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Despite a disappointing first-round loss in Melbourne, Rafael Nadal is confident he is on the right track.

Nadal: I'm On The Right Track

Spaniard not letting defeat to Verdasco knock his confidence

The surprise of the Australian Open so far came on Tuesday night when Rafael Nadal suffered his first opening-round exit at Melbourne Park at the hands of Fernando Verdasco in a dramatic five-set contest. But as Nadal exclusively told EL ESPAÑOL before returning home to Mallorca, he won’t be letting this defeat undo all the hard work he has put in.

"It's a tough loss," said Nadal. "But you go out to compete knowing you can win or you can lose. This is something I've always been aware of throughout my career. But I had trained well and I had trained a lot. For a while now I've been training much more than I was able to before, when physically I just couldn't. When you've worked so hard, you feel like you've done everything right, and the match doesn't go your way...

"I know that I'm doing everything right. The work has been done,” continued the 29 year old. “The defeat on Tuesday doesn't change that. I am well and I hope to continue like this moving forward. Yes, I lost to Djokovic in the Doha final, but I'm on the right track. I'm going to try to continue this way and put the Verdasco match behind me. It's a difficult defeat at the moment, but in a few weeks I'll be competing again. I have to keep up the hard work to be ready.

As he looks to rebuild for his next few tournaments, beginning in Rio de Janeiro on 15 February, Nadal is determined to stay positive. "It's a Grand Slam and it's painful, of course, but I can't ignore reality. Neither a victory nor a defeat can make you lose perspective. The defeat against Verdasco can't take that away from me. Since Beijing I've been playing at quite a high level. My results between Beijing and the end of the season were final, semi-final (Shanghai), final (Basel), quarter-final (Paris) and semi-final (Barclays ATP World Tour Finals) in difficult tournaments. And 2016 started with another final in Doha.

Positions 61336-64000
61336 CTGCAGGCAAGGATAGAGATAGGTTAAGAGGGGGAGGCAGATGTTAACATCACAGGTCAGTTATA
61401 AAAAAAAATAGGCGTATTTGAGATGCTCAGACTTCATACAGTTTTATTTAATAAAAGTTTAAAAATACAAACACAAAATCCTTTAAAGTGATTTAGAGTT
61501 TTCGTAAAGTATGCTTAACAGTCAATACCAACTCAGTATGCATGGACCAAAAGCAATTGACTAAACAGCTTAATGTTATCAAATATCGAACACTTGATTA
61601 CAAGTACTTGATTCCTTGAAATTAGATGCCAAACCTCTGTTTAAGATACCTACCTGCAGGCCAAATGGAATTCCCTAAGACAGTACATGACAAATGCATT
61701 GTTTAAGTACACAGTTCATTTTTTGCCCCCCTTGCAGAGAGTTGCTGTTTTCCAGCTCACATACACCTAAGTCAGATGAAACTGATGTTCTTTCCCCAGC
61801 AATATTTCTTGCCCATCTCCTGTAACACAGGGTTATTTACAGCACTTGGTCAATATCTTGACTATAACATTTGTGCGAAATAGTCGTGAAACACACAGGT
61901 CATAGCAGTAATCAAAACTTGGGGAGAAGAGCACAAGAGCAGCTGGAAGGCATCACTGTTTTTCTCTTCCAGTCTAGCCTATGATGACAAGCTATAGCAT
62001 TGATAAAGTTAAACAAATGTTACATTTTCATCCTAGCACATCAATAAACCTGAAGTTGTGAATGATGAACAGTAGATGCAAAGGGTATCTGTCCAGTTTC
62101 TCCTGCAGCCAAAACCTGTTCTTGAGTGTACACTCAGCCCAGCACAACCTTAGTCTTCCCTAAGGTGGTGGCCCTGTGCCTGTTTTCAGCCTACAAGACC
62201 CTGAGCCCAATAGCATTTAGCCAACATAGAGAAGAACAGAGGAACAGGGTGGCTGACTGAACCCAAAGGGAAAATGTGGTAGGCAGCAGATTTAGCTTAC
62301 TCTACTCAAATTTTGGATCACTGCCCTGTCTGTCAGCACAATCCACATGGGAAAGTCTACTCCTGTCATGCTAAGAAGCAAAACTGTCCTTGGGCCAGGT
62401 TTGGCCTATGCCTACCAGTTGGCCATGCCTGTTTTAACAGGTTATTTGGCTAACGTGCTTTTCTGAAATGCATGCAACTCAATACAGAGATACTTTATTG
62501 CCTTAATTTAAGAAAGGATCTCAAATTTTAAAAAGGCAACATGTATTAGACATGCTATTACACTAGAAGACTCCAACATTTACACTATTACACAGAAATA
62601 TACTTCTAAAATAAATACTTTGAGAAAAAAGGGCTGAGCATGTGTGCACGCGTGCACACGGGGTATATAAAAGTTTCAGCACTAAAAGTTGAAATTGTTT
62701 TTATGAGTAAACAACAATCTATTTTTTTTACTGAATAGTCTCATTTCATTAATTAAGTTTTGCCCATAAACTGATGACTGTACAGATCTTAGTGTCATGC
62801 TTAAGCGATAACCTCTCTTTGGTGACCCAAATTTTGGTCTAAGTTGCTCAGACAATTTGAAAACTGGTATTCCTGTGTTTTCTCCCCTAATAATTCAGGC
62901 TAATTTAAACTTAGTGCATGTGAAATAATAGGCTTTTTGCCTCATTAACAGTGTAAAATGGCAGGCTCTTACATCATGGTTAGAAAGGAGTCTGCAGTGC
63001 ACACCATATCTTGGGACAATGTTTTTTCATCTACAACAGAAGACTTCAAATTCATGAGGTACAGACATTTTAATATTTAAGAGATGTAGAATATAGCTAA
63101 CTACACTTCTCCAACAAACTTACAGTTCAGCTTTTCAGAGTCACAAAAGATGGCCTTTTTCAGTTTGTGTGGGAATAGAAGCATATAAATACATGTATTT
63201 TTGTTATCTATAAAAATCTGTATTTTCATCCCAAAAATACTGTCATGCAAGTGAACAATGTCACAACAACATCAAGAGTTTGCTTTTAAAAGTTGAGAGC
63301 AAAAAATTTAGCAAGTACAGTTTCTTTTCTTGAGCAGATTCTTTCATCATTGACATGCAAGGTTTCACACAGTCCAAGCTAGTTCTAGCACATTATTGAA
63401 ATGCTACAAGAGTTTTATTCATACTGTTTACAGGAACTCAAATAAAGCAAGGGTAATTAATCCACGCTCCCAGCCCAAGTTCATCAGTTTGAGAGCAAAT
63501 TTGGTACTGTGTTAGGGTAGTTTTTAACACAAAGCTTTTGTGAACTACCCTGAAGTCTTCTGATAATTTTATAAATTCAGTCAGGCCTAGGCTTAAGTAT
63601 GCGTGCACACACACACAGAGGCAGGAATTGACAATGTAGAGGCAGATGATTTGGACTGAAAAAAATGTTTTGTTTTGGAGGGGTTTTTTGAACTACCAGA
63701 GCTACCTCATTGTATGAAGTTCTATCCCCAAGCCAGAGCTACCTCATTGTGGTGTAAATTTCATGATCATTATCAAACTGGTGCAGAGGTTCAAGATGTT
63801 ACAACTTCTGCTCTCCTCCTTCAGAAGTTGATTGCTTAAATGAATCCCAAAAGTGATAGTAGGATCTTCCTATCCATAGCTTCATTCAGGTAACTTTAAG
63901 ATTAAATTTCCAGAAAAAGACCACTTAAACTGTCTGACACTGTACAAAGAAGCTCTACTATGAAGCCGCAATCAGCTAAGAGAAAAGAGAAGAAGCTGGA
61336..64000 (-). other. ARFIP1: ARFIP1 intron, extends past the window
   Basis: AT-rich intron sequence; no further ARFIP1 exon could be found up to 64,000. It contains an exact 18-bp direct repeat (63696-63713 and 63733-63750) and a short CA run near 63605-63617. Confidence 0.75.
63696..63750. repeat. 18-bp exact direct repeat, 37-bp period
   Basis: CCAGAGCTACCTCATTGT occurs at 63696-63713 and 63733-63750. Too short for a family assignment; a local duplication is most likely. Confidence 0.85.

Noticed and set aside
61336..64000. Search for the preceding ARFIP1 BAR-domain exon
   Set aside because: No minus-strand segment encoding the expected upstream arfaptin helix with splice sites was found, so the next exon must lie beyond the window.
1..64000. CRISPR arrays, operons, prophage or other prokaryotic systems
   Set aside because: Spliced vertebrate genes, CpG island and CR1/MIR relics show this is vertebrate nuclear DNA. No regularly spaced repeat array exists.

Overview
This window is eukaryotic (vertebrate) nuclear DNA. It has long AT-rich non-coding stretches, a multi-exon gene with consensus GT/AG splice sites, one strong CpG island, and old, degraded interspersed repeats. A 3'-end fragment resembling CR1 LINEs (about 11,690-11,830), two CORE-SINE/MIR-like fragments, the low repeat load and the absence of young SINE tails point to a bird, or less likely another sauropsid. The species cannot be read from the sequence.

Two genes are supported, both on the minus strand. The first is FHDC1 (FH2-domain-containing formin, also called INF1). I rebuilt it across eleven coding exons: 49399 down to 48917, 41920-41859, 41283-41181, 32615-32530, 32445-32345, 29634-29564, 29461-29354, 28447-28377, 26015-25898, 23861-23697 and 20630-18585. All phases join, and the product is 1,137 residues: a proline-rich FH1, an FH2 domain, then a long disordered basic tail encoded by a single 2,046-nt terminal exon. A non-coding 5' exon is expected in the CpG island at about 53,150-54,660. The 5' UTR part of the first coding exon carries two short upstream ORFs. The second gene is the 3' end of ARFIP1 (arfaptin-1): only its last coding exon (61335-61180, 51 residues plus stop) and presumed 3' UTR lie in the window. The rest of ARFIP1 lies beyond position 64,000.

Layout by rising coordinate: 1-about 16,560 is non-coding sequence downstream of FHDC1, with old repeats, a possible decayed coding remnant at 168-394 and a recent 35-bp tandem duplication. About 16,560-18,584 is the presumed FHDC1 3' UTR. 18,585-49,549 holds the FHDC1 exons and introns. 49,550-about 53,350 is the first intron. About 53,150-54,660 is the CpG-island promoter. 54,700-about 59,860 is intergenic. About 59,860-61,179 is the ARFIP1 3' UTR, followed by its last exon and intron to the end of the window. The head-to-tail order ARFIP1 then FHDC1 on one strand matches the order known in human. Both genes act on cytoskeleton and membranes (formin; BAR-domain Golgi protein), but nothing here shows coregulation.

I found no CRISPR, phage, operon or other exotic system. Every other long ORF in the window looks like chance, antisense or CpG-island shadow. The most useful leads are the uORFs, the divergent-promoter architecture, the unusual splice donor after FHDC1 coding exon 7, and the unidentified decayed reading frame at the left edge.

“The past few months have been a consistently high level and the level I hope to be at. This defeat is stumbling block that I have to accept in this good spell. I do accept it and I will try to get back on the right track.

"My philosophy in life, not just in sport, is that things won't go well without effort and hard work. The truth is that I lost a match that I was close to winning. Maybe normally I would have won it and now I would be in the second round, looking forward and thinking that I'm playing well, ready to have a good tournament."

In addition, Nadal also spoke of the importance of mental strength when playing, and feels he has improved in that regard since last year. "Of course you can lose matches with your head. You can also win matches that way, obviously. But you can't win 14 Grand Slams with your head. The only way to win them is having the shots that allow you to do so. When you find yourself up against a player at his highest level, and you are at your limit, your head has an impact. When you're poor mentally, you lose matches. Last year I showed that."

The World No. 5 finished by reiterating that he is content with the work he is doing and the way his game is progressing. "I like what I do," said Nadal. "I'm happy and I feel fortunate. I know that what I'm doing isn't for life, it has an expiry date and I don't know what that is. So I'm going to try and get the most out of it. I want my last years on tour to be successful, but above all to be successful on a personal level. The way to get that satisfaction is to do whatever I can so that things go as well as possible."

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